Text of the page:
This book tells two intertwined stories. One is the life of that young lawyer, Robert Griesinger. The other is the uncovering of that life, through a series of coincidences, research, cold calls, family lore, genuine or wilful forgetting and dead ends, and the ways in which the disturbing revelations reverberated in the lives of Griesinger’s descendants. The first interests me for the insight it brings into the mundane workings of Nazi Germany. I am implicated personally in the second, for my pursuit of Griesinger led me to (among other people) his two surviving daughters, Jutta and Barbara, born in 1937 and 1939 respectively, who shared their memories and, in turn, came to regard me as a source of information about the father who died during their childhood, and whose absence overshadowed the rest of their lives. For Griesinger’s daughters, the second generation of Nazi perpetrators, their father was then – and remains today – anything but nominal. Spending so much time with Jutta and Barbara blurred the traditional boundaries between historian and subject. They were eager for any details I could provide, to help them build up a picture of a father they barely knew or remembered. As a Jewish historian of the Second World War, whose family was deeply marked by the disasters and atrocities of that conflict, I felt the keen ambivalence of the role.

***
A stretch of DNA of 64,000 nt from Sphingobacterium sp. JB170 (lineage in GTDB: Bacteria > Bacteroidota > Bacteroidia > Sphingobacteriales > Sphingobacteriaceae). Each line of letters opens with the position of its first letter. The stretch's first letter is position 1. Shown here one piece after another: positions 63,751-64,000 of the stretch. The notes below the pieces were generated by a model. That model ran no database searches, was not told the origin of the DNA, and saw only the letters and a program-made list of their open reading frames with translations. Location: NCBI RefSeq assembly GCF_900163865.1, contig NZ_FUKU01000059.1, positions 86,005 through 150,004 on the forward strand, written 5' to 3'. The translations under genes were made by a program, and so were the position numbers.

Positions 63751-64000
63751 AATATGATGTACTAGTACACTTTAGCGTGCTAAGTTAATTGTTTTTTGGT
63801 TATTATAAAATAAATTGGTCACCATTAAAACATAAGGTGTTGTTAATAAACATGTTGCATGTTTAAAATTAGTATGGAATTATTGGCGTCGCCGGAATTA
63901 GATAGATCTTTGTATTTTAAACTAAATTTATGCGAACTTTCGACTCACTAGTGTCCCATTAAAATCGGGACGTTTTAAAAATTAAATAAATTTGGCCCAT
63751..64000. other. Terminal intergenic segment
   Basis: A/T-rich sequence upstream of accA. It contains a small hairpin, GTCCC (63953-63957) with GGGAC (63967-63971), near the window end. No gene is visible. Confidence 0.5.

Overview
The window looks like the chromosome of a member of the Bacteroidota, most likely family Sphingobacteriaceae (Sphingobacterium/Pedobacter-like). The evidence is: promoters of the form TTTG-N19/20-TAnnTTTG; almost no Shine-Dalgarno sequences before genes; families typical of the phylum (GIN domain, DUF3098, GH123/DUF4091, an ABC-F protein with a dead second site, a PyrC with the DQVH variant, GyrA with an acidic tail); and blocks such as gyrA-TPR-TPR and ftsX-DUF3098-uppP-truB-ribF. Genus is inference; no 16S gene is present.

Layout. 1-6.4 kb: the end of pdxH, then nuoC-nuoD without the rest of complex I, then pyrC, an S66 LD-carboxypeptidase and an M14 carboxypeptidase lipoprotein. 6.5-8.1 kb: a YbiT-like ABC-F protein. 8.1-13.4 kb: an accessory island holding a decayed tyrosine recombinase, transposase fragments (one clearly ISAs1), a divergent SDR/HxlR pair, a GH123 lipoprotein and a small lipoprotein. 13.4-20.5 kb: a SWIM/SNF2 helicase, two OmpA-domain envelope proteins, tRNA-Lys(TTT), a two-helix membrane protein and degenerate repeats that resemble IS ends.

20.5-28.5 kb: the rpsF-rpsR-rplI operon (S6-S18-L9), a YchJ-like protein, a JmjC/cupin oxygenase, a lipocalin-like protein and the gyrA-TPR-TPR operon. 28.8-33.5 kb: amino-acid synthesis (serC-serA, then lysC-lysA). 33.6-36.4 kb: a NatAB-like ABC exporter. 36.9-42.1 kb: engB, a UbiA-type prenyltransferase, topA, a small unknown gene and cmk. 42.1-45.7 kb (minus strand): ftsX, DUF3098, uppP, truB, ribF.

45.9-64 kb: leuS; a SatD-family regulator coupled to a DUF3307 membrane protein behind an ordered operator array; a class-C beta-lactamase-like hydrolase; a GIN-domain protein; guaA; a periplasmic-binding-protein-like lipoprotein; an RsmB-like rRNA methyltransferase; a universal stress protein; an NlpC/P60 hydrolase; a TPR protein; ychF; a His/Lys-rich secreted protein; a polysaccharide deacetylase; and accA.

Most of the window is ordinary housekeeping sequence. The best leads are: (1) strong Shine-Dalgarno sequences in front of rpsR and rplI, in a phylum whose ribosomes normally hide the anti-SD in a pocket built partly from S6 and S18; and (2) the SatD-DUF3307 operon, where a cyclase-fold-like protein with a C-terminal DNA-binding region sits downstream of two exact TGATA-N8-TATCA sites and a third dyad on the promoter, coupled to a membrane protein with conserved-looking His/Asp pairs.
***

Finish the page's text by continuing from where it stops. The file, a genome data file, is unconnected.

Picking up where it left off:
For me, establishing facts was an act of justice. I wanted to know more about Griesinger, this seemingly peripheral figure, in order to find out if he was guilty of anything. Jutta and Barbara became, in my mind, representatives of the father they had lost; they should, or so I thought, make amends for his actions by bearing witness, by acknowledging the weight of the evidence that I placed before them. Faced with questions about his involvement in Nazi rule, they remembered little and had been told less. Their most vivid stories had the dreamlike quality of childhood recollections: a miniature porcelain toilet that sat on Griesinger’s office desk; his light linen jacket soaked in blood as he carried the family’s injured dog to the vet; the green cloaks the sisters wore as they and their mother fled from Prague at the end of the war. Throughout my interviews with Jutta and Barbara, questions hovered in my mind like accusations: How could you not know? Why are you shielding him? Yet when I approached them as a total stranger, decades after their father’s death, they were kind, hospitable and willing to talk. As far as I could see them as people in their own right, I liked them. And one aspect of their experience strangely mirrored my own. For both our families, the traumas of the war were wrapped in an oppressive silence that became habitual over the course of generations. Secrets took on a palpable, looming presence, even if their existence was never acknowledged.